Ancestry Made Its Privacy Policy More Transparent, But It Still Claims To Own Your DNA

Ancestry Made Its Privacy Policy More Transparent, But It Still Claims To Own Your DNA

When you spit in a test tube in in hopes of finding out about your ancestry, you’re giving companies like AncestryDNA access to a whole lot of very intimate details about what makes you, you. But how consumer genetic testing companies actually use your DNA is often obscured behind many pages of vague, jargon-filled legalese – and as I recently explored, those agreements can hide some rather terrifying clauses.

Image: AncestryDNA

AncestryDNA, owned by the company behind family-tree website, has taken at least one step toward making its policies more transparent. The company’s privacy policy and terms of use agreements have been updated so that they are actually easy to understand for anyone with a basic command of English.

In addition to simplified language, the company combined its policies for Ancestry and AncestryDNA so that users can find them in one place instead of two. The company’s launched a new Privacy centre that make key parts of the policies easily visible.

“We’re focused on making the policies that govern our services more transparent and easier for every customer to understand,” an Ancestry spokesperson told Gizmodo. “This was one big step toward that.”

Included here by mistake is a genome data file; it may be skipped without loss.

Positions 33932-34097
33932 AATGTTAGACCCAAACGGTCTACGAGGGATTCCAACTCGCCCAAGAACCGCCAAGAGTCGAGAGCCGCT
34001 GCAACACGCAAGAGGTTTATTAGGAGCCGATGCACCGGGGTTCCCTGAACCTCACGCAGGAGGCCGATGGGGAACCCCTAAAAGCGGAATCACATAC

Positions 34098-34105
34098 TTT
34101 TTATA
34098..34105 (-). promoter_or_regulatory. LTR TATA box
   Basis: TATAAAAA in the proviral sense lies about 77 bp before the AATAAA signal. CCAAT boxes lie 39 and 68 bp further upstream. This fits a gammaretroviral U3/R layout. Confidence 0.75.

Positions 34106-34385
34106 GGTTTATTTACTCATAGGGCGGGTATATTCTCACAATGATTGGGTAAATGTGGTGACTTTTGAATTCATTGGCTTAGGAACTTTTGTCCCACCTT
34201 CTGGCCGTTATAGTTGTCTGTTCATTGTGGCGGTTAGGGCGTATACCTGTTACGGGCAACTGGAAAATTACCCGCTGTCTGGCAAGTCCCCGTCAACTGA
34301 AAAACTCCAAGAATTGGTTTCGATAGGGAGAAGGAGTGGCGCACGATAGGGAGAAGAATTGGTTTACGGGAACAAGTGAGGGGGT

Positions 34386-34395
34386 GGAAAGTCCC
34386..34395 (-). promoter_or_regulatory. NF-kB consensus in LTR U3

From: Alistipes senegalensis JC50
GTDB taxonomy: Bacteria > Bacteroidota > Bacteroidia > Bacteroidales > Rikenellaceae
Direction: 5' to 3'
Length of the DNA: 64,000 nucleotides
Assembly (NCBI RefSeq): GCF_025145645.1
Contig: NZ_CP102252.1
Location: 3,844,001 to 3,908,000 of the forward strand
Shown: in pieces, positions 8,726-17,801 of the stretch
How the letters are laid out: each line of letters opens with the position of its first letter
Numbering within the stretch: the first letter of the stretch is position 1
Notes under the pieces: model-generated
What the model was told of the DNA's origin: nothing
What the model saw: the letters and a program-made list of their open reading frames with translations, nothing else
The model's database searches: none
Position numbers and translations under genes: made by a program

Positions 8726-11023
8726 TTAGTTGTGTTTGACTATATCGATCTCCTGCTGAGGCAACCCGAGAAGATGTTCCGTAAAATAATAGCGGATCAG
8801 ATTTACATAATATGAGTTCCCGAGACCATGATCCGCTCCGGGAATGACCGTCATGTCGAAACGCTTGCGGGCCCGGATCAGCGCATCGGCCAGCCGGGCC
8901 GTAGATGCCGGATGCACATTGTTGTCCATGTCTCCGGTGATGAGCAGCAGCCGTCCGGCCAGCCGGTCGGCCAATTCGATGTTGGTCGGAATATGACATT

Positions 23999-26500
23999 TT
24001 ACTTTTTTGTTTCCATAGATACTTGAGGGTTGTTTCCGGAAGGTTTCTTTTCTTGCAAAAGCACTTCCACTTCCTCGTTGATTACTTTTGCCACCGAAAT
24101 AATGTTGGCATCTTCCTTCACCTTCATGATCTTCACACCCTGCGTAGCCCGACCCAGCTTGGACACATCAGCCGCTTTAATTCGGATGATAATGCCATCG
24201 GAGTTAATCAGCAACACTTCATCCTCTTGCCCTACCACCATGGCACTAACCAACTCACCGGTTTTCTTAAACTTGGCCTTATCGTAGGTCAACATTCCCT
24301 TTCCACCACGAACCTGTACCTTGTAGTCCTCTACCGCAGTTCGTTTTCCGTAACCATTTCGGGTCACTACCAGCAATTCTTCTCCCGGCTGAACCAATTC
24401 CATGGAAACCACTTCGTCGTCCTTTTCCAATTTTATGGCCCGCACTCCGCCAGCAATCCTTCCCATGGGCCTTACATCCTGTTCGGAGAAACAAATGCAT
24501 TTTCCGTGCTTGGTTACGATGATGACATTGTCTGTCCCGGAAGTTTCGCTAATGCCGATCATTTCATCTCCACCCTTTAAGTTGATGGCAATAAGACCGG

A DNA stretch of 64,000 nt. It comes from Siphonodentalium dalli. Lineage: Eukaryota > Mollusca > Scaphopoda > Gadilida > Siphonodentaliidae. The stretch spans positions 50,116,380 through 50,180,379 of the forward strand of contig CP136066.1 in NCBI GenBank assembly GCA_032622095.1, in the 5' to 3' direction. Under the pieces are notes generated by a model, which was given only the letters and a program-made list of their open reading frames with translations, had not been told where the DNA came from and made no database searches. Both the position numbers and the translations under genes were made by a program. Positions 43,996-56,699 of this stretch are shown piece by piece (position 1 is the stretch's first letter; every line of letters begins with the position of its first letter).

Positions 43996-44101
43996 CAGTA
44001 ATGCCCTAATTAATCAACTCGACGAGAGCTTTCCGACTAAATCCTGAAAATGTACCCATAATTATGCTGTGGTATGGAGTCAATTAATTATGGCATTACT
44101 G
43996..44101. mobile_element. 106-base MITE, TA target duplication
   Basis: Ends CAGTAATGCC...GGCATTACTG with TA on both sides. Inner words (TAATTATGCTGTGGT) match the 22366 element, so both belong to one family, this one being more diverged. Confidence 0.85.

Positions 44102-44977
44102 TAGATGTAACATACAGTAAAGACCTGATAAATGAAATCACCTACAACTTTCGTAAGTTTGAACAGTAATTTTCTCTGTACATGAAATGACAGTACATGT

If you want to make an informed decision about how your biological data is going to be used, being able to understand the policies that dictate data use is key.

“This is a good step,” Joel Winston, a consumer protection lawyer, told Gizmodo. “All this information is readable, and it’s all in one place.”

That said, the digestibility of the privacy policies that govern companies like AncestryDNA and 23andMe is only one part of the problem. Ancestry didn’t actually change any of its policies themselves. That means that, for example, that while Ancestry is emphatic that you still retain ownership over your DNA, Ancestry still retains ownership rights, too, through passages like this:

Also, by submitting User Provided Content through any of the Services, you grant Ancestry a sublicensable, worldwide, royalty-free licence to host, store, copy, publish, distribute, provide access to, create derivative works of, and otherwise use such User Provided Content to the extent and in the form or context we deem appropriate on or through any media or medium and with any technology or devices now known or hereafter developed or discovered.

“They still keep trying to say they own your data,” said Winston. (For a comprehensive look at consumer DNA privacy policies, see my previous reporting here.)

Now, this doesn’t necessarily mean that you should never ever do a consumer DNA test. DNA tests can be fun and sometimes even informative. But you should be aware of what you’re giving away when you give up access to your genetic information. And Ancestry’s new, more transparent policy is a good step toward helping us all be more aware.